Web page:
01 December 1999

1999 Tropical Atlantic Activity Report

The hurricane season is officially over, so it's time for the annual Hurricane Season Summary. I sent out about 80 updates to my 27-member mailing list over the past 6 months (wow, that's a lot!); now it's time for the final one. I'm going to format the summary in the same fashion as I did last year, so it might even look a bit familiar if you were a subscriber last year. I will keep the same basic outline: the Saffir-Simpson Scale, Lifetimes and Intensities, Climatology, and Landfall. As usual, my data and typing could contain errors, so if you see a mistake, please point it out to me.

Saffir-Simpson Scale of Tropical Cyclone Intensity

CATEGORY            WINDS (mph)   PRESSURE (millibars)
------------------- ----------    ------------------
depression          23- 39       N/A
tropical storm      40- 73       N/A
1                   74- 95       > 980
2                   96-110       965-979
3                  111-130       945-964
4                  131-155       920-944
5                     >156       < 919

1. Lifetimes and Intensities
       ACTIVITY        (mph)        (mb)
-------- --------------- ------------ -------------
ARLENE   11 JUN - 18 JUN     60          1000
TD2      03 JUL - 03 JUL     35          1004
BRET     18 AUG - 23 AUG    140           945
CINDY    19 AUG - 31 AUG    140           944
DENNIS   24 AUG - 05 SEP    105           962
EMILY    24 AUG - 28 AUG     65          1004
TD7      05 SEP - 07 SEP     35          1005
FLOYD    07 SEP - 17 SEP    155           921
GERT     11 SEP - 23 SEP    150           930
HARVEY   19 SEP - 22 SEP     60           995
TD11     04 OCT - 06 OCT     35          1002
TD12     06 OCT - 08 OCT     35          1007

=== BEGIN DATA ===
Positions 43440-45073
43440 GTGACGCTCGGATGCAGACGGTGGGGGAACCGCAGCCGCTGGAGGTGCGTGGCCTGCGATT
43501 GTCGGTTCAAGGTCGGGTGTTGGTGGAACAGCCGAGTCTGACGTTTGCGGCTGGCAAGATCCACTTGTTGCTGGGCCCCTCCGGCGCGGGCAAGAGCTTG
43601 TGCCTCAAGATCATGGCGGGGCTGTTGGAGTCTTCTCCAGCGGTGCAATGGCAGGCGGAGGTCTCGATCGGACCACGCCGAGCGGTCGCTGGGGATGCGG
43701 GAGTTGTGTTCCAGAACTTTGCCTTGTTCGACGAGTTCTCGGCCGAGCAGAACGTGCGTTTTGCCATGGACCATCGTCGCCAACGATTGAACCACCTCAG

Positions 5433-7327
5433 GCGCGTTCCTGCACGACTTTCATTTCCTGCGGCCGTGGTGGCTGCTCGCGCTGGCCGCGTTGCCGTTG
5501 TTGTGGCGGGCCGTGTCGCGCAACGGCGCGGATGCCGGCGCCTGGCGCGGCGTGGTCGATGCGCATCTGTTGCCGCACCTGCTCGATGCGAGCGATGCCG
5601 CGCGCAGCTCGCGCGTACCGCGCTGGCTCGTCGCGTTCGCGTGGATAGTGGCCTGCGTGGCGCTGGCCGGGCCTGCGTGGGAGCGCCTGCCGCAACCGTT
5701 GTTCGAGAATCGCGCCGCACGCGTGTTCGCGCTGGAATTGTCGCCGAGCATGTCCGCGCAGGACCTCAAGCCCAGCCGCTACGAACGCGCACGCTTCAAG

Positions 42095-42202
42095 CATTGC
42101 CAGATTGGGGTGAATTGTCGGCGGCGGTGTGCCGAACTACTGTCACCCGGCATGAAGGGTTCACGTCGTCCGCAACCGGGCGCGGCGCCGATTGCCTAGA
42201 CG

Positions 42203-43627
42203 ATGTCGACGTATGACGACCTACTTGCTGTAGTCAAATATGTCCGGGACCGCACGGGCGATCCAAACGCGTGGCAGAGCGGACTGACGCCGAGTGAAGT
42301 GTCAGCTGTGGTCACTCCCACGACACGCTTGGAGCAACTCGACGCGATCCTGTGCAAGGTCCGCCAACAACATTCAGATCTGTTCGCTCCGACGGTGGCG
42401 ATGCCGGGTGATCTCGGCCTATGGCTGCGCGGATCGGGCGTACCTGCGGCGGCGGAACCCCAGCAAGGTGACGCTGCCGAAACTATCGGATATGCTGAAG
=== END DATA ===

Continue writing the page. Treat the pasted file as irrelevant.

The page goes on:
IRENE    13 OCT - 19 OCT    105           958
JOSE     17 OCT - 25 OCT    100           977
KATRINA  28 OCT - 01 NOV     40           999
LENNY    13 NOV - 21 NOV    155           929

2. Climatology and Statistics
The average annual number of tropical disturbances (over the past 53 years) is:
9.9 named storms
5.9 hurricanes
2.5 major hurricanes

This year, the numbers were well above that average (which has recently been the trend, except 1997)
12 named storms (14 in 1998)
8 hurricanes (10 in 1998)
5 major hurricanes (3 in 1998)

Interestingly, all 5 major hurricanes were CAT4's. There were no storms that peaked at CAT3, and none reached CAT5. It is quite rare to have 4 CAT4's in one season... the most recent year I could find that came close was 1995 with 3 of them: Felix, Luis, and Opal. You have to go back a long way before 1995 to find another comparable year (1961 had 2 CAT4's and 2 CAT5's).

There were a total of 77 named storm days (days during which a named storm was present). 43 of those days were "hurricane days", and 15 of those days were "intense hurricane days". This is 193% of the climatological mean, i.e., this season was about twice as active as the "normal" season. The average numbers are 46.9 named storm days, 23.7 hurricane days, and 4.7 intense hurricane days.

Here is a summary of highlights (VERY brief):

Arlene never made it to hurricane status, but started the season off very early, the afternoon of June 11.

Bret formed in the southern Bay of Campeche and eventually reached CAT4 before making landfall on an unpopulated region of Texas' south coast. His persistent northward motion was missed by the models that all took him westward into Mexico near Tampico.

Cindy never got close to land, but is worth mentioning because she formed so far east (19.4W). Only a handfull of storms have ever formed east of 20W.